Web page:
Following “considerable prayer and discussion” prompted by last month’s white supremacist protest in Charlottesville, Va., Washington National Cathedral has decided to remove stained-glass windows honoring two Confederate generals.
The leadership of the landmark church in the nation’s capital had planned to spend a lengthy period discussing race-related issues before deciding what to do with the windows. That plan was made after the fatal shooting of nine members of a Bible study group at a black church in Charleston, S.C., in 2015.
But a statement released Sept. 6 said that “after considerable prayer and discussion,” the cathedral’s board, or chapter, voted a day earlier “to immediately remove the windows.”
“The Chapter believes that these windows are not only inconsistent with our current mission to serve as a house of prayer for all people, but also a barrier to our important work on racial justice and racial reconciliation,” reads a letter from Washington Episcopal Bishop Mariann Edgar Budde, Washington National Cathedral Dean Randy Hollerith and Cathedral Chapter Chair John Donoghue.
In August 2016, the cathedral quietly removed the panels depicting the Confederate flag and replaced them with red and blue panes to match surrounding glass. But the overall glass and stone bays honoring two generals, Robert Lee and Thomas “Stonewall” Jackson, remained.
“These windows will be deconsecrated, removed, conserved, and stored until we can determine a more appropriate future for them,” the leaders wrote. “The window openings and stone work in the Lee-Jackson Bay will be covered over until we determine what will go in their place.”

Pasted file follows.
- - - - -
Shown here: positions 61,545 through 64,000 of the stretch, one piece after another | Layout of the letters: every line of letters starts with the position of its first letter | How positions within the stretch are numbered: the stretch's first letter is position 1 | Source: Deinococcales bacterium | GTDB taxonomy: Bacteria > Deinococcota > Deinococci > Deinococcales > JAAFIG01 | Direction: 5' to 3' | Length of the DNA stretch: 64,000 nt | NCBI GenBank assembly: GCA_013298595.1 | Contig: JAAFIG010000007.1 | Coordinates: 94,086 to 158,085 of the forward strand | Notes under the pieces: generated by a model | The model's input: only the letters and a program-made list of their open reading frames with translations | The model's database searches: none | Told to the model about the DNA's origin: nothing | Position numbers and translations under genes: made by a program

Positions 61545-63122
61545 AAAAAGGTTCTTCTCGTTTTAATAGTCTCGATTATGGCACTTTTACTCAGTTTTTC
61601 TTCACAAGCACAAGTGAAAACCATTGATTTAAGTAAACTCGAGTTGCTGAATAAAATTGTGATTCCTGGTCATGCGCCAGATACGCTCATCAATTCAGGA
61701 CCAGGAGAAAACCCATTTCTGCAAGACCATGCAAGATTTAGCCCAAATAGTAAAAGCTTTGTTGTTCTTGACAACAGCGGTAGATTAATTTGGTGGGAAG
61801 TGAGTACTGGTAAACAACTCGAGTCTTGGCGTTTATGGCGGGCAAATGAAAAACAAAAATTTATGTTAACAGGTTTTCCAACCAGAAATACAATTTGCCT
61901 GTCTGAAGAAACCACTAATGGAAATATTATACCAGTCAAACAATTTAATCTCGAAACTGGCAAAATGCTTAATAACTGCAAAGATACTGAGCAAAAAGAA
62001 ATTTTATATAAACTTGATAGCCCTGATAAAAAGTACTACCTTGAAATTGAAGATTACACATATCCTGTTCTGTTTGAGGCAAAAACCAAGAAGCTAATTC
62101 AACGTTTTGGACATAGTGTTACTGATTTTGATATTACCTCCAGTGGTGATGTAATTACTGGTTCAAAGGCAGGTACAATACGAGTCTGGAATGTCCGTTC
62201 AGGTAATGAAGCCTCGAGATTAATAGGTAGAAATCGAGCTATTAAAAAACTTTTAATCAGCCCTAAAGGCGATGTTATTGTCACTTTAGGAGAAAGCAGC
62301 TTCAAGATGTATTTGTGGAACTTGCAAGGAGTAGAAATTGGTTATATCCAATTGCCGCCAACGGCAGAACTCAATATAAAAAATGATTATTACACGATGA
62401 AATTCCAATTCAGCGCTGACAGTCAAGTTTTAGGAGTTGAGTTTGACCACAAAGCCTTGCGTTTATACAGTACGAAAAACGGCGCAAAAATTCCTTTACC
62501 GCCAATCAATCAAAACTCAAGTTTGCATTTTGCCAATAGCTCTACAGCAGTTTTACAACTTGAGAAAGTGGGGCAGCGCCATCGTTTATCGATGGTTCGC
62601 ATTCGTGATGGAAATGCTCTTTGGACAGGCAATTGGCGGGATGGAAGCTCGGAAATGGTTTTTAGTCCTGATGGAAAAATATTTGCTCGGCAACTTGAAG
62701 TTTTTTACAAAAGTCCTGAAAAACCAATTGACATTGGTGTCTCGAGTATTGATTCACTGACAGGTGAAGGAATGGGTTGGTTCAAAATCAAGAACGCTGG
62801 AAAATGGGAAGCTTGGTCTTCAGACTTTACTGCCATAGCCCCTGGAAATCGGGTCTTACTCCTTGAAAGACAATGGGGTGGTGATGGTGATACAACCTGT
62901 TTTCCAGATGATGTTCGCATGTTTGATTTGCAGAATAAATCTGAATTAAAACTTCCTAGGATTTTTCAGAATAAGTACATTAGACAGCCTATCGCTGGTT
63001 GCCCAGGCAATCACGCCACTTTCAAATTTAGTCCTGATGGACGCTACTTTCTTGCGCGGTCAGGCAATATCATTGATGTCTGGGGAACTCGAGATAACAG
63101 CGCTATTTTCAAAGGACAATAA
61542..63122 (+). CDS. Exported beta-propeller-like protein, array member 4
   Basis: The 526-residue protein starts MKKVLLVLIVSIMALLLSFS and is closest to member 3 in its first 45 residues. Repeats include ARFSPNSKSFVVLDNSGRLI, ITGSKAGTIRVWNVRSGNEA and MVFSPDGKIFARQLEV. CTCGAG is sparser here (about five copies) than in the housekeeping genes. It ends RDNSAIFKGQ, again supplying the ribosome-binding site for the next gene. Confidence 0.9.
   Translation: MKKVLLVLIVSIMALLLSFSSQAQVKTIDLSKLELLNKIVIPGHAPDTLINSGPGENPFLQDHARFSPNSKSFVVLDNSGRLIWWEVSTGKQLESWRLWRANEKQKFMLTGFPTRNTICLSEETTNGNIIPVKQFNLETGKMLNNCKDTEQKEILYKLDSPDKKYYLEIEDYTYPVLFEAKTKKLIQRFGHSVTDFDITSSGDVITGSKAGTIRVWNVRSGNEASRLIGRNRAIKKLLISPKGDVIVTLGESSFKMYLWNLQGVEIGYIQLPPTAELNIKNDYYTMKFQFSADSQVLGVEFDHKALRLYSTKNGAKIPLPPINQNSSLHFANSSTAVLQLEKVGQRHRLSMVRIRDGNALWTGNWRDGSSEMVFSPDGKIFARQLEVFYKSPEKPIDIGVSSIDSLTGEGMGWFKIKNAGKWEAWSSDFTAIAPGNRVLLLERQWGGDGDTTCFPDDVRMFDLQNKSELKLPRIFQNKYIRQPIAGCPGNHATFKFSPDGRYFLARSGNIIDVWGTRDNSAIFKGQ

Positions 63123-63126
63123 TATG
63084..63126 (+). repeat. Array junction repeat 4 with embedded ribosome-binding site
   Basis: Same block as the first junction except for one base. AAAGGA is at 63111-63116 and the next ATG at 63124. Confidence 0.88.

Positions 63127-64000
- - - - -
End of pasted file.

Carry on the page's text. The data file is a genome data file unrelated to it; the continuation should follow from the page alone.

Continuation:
The side-by-side windows honoring the Confederate generals were added in 1953 with the support of the United Daughters of the Confederacy, a group that sought to honor the memory of veterans who fought for the South.
Under the Robert E. Lee window there is language etched in stone that calls him “a Christian soldier without fear and without reproach.” And under Jackson, it says he “walked humbly before his Creator whose word was his guide.”
The church officials said they hope the windows may serve to be a teaching tool elsewhere but were no longer appropriate for the cathedral’s sanctuary.
“We want to be clear that we are not attempting to remove history, but rather are removing two windows from the sacred fabric of the Cathedral that do not reflect our values,” they said.
As recently as late June, the cathedral’s dean had said there was still another year to go before a decision about the windows would be made.
But the officials said their decision-making process concerning the windows sped up after the violence in Charlottesville, Va., last month, when neo-Nazis clashed with counterprotesters. But they also acknowledged that the windows’ removal is not sufficient for addressing racial injustice.
The cathedral held a series of public programs focused on the Confederacy and the two generals and about racial justice.
“We recognize that there are people of goodwill who disagree with our decision, and also others who have been hurt or confused by the amount of time it took us to reach it,” the leaders concluded. “We trust, however, that what unites us in Christ is greater than our differences.”
Other prominent houses of worship have also considered what to do with their Confederate memorials since the mid-August events in Charlottesville. Duke University removed a statue of Lee from its chapel entrance. Members of R.E. Lee Memorial Episcopal Church in Lexington, Va., mulled whether to change its name but decided against such a move at an Aug. 21 meeting.